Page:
Three Reasons Not to Read This SEO Column

I’ve been on the road the past couple weeks, looking for my luggage in North Carolina, doing carry-on only for two days in Texas, and estimating the odds of getting the same crabby cab driver for two consecutive days in San Francisco.

These are my three reasons why you shouldn’t bother to read this column. Unless, of course, you’re curious about how I’m going to bind each of these ridiculous-to-sublime events into a little SEO (define) insight and advice.

Link Aches

American Airlines tarnished my impression of North Carolina after it lost my luggage, misled me about the likelihood of finding it, and offered no possible path toward compensation for having to buy underwear and toothpaste at Wal-Mart.

Relationships are bound by association. Just as AA temporarily tainted North Carolina for me, so too can linking associations hurt a perfectly good online destination. Steer clear of link farms; never cloak another domain; don’t employ doorway (define) and hallway (define) pages; and don’t hide links anywhere in a site.

Get links the old-fashioned way — earn them with compelling content, quality products or services, and great usability. Doing so establishes credibility and trust, and tends to produce a sustainable, untarnished reputation online.

Baggage Claims

Fool me once, shame on you. Fool me twice, shame on me. Having bought enough underwear and toothpaste to see me through to Texas and beyond, I deftly smuggled enough contact lens solution in three different 1.5 oz. bottles to make it through airport security with a carry-on bag.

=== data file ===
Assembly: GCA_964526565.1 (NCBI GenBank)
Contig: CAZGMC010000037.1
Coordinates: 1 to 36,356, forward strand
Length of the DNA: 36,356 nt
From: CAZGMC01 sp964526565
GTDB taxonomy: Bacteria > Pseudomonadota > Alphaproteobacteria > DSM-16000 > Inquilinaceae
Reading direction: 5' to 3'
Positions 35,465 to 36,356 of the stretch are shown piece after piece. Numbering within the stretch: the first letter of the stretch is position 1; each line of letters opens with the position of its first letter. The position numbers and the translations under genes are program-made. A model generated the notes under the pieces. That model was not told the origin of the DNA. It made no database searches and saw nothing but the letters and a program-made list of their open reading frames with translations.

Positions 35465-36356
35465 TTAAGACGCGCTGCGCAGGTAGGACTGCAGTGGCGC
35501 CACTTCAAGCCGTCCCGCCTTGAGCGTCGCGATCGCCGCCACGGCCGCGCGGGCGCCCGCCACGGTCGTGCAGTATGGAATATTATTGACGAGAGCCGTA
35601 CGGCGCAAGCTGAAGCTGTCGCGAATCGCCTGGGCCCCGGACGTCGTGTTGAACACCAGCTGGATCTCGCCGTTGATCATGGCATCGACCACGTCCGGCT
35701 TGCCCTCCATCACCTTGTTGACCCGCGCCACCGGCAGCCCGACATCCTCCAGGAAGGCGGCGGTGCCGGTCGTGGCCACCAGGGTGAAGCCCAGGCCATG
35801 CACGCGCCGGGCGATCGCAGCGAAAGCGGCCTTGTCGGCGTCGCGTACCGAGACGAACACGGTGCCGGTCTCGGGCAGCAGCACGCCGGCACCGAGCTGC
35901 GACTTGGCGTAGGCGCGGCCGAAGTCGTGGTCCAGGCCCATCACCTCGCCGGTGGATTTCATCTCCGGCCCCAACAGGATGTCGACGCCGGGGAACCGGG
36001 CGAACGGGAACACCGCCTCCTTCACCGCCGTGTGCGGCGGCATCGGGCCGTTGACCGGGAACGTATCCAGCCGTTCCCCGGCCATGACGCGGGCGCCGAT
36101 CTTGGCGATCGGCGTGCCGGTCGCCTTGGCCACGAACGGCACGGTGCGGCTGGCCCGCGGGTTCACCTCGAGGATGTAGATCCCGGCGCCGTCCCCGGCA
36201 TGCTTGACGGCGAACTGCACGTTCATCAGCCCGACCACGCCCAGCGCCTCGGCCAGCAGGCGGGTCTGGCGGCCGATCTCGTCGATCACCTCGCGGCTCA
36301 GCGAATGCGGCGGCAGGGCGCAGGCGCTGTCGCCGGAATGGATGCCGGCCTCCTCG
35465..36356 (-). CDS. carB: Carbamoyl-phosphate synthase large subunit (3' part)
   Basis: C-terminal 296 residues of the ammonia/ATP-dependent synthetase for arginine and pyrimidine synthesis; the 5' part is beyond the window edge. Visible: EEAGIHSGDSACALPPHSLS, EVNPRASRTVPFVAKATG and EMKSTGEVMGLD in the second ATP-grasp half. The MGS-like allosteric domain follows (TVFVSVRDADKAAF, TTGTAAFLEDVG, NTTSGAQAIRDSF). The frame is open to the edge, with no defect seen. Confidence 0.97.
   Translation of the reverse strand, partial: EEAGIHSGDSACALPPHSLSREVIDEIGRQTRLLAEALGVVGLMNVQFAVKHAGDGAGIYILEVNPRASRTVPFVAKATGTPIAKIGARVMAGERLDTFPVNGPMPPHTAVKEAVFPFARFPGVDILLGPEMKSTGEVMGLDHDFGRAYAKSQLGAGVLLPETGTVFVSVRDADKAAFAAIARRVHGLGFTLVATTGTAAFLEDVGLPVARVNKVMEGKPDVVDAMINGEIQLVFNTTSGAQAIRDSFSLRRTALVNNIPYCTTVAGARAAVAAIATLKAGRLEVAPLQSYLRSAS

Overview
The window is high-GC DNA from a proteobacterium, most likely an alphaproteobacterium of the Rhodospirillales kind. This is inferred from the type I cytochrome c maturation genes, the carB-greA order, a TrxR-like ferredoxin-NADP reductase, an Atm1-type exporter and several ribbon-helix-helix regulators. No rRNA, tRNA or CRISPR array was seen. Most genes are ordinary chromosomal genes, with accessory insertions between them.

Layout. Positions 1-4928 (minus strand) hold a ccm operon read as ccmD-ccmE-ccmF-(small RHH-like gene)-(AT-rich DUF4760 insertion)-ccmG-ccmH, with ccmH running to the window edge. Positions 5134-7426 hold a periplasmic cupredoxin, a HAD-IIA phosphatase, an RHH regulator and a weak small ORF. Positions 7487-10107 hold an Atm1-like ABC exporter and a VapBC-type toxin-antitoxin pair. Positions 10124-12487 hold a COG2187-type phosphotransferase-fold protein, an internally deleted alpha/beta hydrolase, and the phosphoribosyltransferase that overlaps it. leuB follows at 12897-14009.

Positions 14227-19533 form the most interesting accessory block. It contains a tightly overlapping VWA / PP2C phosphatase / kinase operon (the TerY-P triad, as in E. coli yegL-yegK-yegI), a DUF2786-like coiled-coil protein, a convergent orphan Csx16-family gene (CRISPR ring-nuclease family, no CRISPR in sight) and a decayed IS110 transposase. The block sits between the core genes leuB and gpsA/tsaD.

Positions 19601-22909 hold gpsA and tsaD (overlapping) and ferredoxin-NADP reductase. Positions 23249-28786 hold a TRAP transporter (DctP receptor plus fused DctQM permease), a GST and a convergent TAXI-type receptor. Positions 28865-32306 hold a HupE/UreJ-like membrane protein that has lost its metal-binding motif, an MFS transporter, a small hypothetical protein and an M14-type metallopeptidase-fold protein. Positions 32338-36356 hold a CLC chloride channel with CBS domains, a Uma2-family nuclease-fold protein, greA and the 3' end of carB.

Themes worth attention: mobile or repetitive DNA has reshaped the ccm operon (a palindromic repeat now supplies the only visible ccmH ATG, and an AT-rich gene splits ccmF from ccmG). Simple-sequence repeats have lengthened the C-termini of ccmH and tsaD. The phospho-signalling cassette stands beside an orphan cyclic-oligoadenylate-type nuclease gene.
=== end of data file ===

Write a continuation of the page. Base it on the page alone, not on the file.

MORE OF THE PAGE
Naturally, AA lost my coworker’s checked luggage (again), and we were delayed just enough to miss a late-day client meeting. We eventually made up for our tardiness over dinner. Planning for potentialities requires some diligence. SEO is no different.

Obtaining and maintaining optimal search engine visibility takes time. Rankings will wobble, positioning will attune with profitability, and nothing happens overnight (unless a timely tech article gets Dugg). Successful search engine strategies can certainly be spurred along with a lightening strike or two. But long-term gains are best made by developing a flexible yet enduring plan for strategic growth.

Every site comes with its own baggage. Maybe it’s a brand-new domain that’s put in the sandbox or a tenured domain that’s visited in a bad neighborhood. There could be technical barriers that make crawling the site untenable without a Flash or AJAX (define) workaround in place. Content could be entirely supplanted by images.

No matter, most commercial Web sites require a little SEO support to be found. Pack its bags and hit the road toward improved search engine visibility. Be ready for just about anything.

Second Chances

What are the odds of running into the same cab driver twice in San Francisco in less than 48 hours? Want to assess the likelihood that he was dour on Thursday and downright grim on Friday? All the same, I bet he was awesome on Saturday. Why the Pollyanna-like perspective? My experiences studying search results and understanding algorithmic influencers provide me with the undeniable knowledge that things can always get better.

Over the years, search results have become highly relevant. They’re more in line with user expectations and are now in the process of offering up media-agnostic blended results as well as personalized results. Remember how challenging it was to seek, refine, and eventually find relevant search results? Today, it’s nice not to have to think like a machine because the machines are starting to think like you and me.

While some people are prone to pessimistically predict SEO is dead, I believe SEO is just as it always has been — changing and evolving and much the better for it. There are greater opportunities to rank for relevant, revenue-generating terms than ever before. All we have to do is plan for success and hit the road, understanding there might be a few setbacks along the way.

Want more search information? ClickZ SEM Archives contain all our search columns, organized by topic.

Related reading

Brand Top Level Domains